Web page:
Eating Your Hay: Playing the Classics Isn’t Always Easy

Old BooksIn university I had an English professor who taught a third year criticism and theory class. On the first day he handed out the syllabus with a wry smile on his face. When we looked at it we understood why. The class was broken up into lectures that steadily progressed through a long history of Western literary criticism.

This meant that we’d be spending the rest of the semester reading dense text from Horace and Longinus to Baudelaire and Foucault.

“I know that you’re probably not looking forward to the reading,” he said. “But you have to work hard at dry material to get a proper understanding of literature. My class is about doing that. It may be more enjoyable to read more exciting texts, but this semester we’re not having cake. We’re all going to have to eat our hay together.”

That turn of phrase has stuck with me ever since. In some classes the reading was pleasurable, the syllabus filled up with Alice Munro short stories and Mark Twain novels. In others, like this criticism/theory class, I spent nights trying to unpack huge ideas from intricately written essays and drinking heart-stopping amounts of coffee in an effort to stay  awake through gargantuan Victorian tomes penned by Britons who were paid by the word. Just the same, by the time I graduated I appreciated what I had taken from all the effort.

I’ve tried to keep eating my hay on personal time. Since graduating I’ve supplemented a diet of “easy” fiction with bales of James Joyce, Fyodor Dostoyevsky, David Foster Wallace, and Leo Tolstoy in an attempt to keep my reading as full of nutrients as possible. I’ve also found that trying to do the same with both listening to music and playing videogames has been valuable.

Just the same, experiencing the classics isn’t always easy.

“Eating your hay” applies to all media, meaning that playing “important” games can be as simultaneously frustrating and rewarding as working through a tough book like Ulysses or finding the rhythmic heart beating beneath the sonic wall of a Lightning Bolt song+. Videogames can be even more difficult to experience than a book written in challenging prose or music that defies easy understanding due to their difficulty, though. Since games nearly Planescape Reid Save Filealways focus on challenging the player it’s entirely possible that even the most dedicated audience will be unable to see the conclusion of something they’re interested in. No matter how initially baffling a song may seem on first listen, the only real hurdles an interested party has to overcome in understanding it is patience and an open mind.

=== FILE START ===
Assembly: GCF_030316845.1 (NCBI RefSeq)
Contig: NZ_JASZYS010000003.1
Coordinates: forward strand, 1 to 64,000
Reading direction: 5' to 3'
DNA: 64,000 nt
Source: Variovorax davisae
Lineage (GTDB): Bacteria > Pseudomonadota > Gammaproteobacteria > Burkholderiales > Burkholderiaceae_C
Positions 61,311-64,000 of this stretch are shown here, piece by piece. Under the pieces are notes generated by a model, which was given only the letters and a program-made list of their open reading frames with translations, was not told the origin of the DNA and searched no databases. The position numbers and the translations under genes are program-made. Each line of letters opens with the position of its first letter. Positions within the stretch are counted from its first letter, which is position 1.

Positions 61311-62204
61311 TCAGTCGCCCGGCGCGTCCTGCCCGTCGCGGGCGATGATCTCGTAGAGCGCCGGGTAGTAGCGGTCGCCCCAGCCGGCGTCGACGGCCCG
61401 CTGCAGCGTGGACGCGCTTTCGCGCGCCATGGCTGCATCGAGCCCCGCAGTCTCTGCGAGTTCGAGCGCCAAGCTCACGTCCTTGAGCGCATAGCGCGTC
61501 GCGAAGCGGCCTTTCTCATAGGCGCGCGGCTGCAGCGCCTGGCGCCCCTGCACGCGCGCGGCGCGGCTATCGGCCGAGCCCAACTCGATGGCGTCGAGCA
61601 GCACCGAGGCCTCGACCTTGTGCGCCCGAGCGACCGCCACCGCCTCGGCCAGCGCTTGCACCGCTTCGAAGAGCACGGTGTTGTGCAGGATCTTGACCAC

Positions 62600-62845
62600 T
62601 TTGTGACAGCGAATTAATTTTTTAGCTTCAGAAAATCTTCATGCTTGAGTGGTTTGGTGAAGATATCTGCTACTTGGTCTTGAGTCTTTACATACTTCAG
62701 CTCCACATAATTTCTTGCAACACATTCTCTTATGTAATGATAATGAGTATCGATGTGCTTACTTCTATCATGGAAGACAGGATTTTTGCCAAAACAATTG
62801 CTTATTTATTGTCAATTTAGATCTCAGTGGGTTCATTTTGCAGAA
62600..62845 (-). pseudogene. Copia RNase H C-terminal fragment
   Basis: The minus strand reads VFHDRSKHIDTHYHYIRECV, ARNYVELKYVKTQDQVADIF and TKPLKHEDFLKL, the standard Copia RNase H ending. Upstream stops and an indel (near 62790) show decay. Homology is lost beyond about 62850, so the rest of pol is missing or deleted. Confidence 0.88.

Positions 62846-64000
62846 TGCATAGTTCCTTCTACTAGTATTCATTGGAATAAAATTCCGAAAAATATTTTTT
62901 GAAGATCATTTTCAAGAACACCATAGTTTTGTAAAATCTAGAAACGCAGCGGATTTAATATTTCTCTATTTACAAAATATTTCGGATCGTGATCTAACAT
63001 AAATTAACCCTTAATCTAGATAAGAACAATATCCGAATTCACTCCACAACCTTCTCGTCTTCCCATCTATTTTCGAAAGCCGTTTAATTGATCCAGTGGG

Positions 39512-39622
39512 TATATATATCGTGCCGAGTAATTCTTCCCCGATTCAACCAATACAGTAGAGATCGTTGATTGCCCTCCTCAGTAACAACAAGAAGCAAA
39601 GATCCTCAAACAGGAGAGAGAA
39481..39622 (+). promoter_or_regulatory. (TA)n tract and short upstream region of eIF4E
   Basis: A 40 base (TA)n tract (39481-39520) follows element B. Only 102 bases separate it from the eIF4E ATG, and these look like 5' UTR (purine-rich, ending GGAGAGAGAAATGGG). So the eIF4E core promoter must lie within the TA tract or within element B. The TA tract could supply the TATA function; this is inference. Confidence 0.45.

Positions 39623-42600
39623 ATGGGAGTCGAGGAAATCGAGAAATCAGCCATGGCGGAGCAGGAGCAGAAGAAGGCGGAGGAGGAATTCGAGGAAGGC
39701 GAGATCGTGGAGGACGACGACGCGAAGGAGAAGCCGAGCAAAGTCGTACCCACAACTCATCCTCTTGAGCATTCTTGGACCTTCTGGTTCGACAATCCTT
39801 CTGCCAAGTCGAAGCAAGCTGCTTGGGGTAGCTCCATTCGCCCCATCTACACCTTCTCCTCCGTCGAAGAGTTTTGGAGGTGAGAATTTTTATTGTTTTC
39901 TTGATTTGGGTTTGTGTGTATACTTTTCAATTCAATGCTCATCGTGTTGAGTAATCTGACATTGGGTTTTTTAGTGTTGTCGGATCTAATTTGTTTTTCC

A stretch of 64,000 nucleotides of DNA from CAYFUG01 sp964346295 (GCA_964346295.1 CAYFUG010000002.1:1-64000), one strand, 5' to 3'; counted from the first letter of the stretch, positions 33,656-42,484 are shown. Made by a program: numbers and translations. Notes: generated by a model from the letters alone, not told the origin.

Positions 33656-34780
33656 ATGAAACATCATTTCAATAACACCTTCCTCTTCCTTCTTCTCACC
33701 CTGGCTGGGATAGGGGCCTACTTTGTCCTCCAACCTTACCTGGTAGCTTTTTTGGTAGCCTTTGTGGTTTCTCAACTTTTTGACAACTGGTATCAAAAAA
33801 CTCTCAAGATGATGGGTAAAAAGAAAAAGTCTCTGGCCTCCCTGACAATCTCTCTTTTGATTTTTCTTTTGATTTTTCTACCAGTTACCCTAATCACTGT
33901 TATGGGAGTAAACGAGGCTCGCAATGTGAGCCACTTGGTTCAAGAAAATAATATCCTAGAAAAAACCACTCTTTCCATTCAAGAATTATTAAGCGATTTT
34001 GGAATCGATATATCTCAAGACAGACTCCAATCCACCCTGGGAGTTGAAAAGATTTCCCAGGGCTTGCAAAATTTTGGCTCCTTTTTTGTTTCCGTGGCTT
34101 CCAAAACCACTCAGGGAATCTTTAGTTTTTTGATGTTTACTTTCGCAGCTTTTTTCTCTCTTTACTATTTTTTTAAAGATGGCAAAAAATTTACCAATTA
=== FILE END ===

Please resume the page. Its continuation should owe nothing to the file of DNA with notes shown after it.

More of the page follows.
Compare this to a few of the role-playing videogames that occupy the medium’s (rough and constantly reinterpreted) canon of important works. Planescape: Torment first presents itself as a battle of will between the player and the game’s seemingly impenetrable use of invented nouns and verbal lingo. This isn’t too much unlike reading a fantasy or science fiction novel, though, and can be overcome by anyone who is properly persistent. The real trouble comes when a combat system is introduced that makes progressing to the next story beat a bit like trying to see through to the other side of a brick wall by repeatedly slamming your own head into it. Despite playing a good number of games, the basic mechanics of something like Torment can stop me in my tracks++.

Tough TimeEven games without a high level of difficulty or steep learning curve can be tough to make it all the way through. The Super Nintendo RPG Earthbound is very straightforward from both a narrative and gameplay standpoint yet it suffers from the kind of issues that can make actually getting from introduction to epilogue feel like a chore. The main quest can feel meandering and aimless, the combat incredibly repetitive, and the level of difficulty bounces all over the place. Despite these problems, players who can’t force themselves to work past these problems will end up missing out on something that is undoubtedly important to the history of videogames. Earthbound‘s director, Shigesato Itoi, is evidently a very smart man, and a gifted developer. The game has a lot to say, not only about other Japanese-made RPGs, but about America, childhood, and a myriad other topics that are definitely worth struggling against the occasional bout of boredom to experience. For all the times that its uneven design makes the player want to give up — each time a character is knocked out and has to be revived after an arduous trek to a hospital — it ends up being difficult to remember these issues once the credits have rolled. The ultimate impression left by the game (and of so many other “important” works that are tough to enjoy in a traditional sense) is that the experience was worthwhile.